Council opts to write off big debt
Nelson City Council won't be getting any payment following the liquidation of ticket agent Everyman Records and will write off the $265,500 debt.
Everyman Records, owned by Greg Shaw, went into liquidation in June.
The liquidator's first report showed the company owed $640,000. The council was the largest unsecured creditor.
Its Hardy St store closed, and the liquidator held a one-week 40 per cent discount sale with the proceeds to go to paying creditors.
Creditors were given until this week to lodge claims. Liquidator Geoff Falloon said these were in line with his first report and it was unlikely unsecured creditors would get any payout.
Estimated assets totalled just $27,400.
The council's governance committee yesterday decided to write off the debt of $230,875 plus GST, totalling $265,500.
Councillor and former police officer Eric Davy was against the debt write-off and tried to amend the committee's recommendations so Everyman Records was reported to the police.
After the meeting was adjourned and advice sought Davy retracted the amendment saying he may have spoken too early and the committee requested chief executive Clare Hadley report back to a full council.
Hadley will report on the specific arrangements with Everyman Records and festival contractors generally, what actions have been taken to recover the debt by the record company, and what changes have been made in the council's policies and procedures to avoid a similar situation arising.
The council's chief financial officer, Nikki Harrison, said writing off the debt was standard accounting practice to show a true reflection of where the council sat financially and for auditing purposes. Non-elected committee member and accountant John Murray confirmed this.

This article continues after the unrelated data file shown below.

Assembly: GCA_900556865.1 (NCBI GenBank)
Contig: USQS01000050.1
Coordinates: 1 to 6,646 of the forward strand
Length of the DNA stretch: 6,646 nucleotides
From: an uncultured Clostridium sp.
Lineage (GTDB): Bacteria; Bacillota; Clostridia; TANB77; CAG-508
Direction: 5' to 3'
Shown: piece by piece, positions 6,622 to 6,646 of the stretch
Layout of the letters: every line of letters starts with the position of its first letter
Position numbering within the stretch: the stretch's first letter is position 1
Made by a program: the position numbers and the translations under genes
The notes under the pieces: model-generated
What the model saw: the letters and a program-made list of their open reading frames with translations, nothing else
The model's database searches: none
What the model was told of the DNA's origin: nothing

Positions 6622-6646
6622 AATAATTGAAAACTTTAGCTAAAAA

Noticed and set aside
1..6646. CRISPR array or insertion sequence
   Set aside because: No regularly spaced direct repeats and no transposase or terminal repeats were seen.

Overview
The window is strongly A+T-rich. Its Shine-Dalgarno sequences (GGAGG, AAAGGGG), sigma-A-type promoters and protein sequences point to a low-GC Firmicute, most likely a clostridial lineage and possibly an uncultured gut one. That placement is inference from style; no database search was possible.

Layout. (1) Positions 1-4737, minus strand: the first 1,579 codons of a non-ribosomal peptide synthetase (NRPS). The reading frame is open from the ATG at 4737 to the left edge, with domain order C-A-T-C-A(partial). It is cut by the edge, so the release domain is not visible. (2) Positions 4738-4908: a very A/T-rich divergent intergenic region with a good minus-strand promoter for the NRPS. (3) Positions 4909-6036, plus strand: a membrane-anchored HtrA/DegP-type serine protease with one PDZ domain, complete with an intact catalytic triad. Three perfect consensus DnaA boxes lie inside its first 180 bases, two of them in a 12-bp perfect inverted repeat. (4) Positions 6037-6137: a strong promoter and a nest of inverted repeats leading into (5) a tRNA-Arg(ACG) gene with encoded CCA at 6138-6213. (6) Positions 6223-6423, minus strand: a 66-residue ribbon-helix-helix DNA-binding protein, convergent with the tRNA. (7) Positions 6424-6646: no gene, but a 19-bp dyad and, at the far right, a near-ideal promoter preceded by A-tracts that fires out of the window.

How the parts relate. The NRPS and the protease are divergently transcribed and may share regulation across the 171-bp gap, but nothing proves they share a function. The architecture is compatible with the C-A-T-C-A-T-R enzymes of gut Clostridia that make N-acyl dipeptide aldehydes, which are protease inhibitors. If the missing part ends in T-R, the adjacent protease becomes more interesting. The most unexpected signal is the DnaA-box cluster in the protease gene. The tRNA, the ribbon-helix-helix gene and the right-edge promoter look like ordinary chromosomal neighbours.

However, the legal obligation remained for Shaw to repay the debt, said Harrison.
The debt to the council is for ticket sales for the 2012 Nelson Arts Festival, last year's Opera in the Park and two Buskers in Nelson events.
Despite the big debt, which by April last year totalled $282,000, the council last year elected not to publicly disclose it, instead allowing Shaw to repay it at $700 a week.
A council public-excluded report in June last year said: "It is believed that Everyman Records, notwithstanding the significant debt owed to council, and its inability to repay that debt at this point in time, is currently still trading and selling tickets for other events (not related to council). If that is so then Everyman Records may well be trading while insolvent. This is potentially a matter of public interest.
"However, council will need to proceed cautiously since any public comment regarding the financial situation of Everyman Records would very likely jeopardise the chances of council recovering any part of its debt."
Falloon said the issue of trading while insolvent was one he had to look at under the Companies Act to see whether the director had fulfilled his duty.
However, in any such case he had to take into account a cost benefit analysis and it could cost upwards of $80,000 to take a case to court. That also had to be weighed against the probability of winning such an action and what could be expected to be received for creditors.
Usually there were insufficient funds for such an action.
Falloon said legislation needed to be changed regarding action against small companies.
"It's so expensive and difficult to get a good outcome from it. That's why the Companies Act needs to be changed and improved. The way it is now you are only going to get action with big ones like South Canterbury Finance which involve millions of dollars."
Falloon said any proceeds from the sale of remaining stock from the Everyman Records store would go to secured creditor, the ANZ, and even then there would be a shortfall. Shaw's other company, Migraine Distribution, was also placed in liquidation owing $122,700.
The Nelson Mail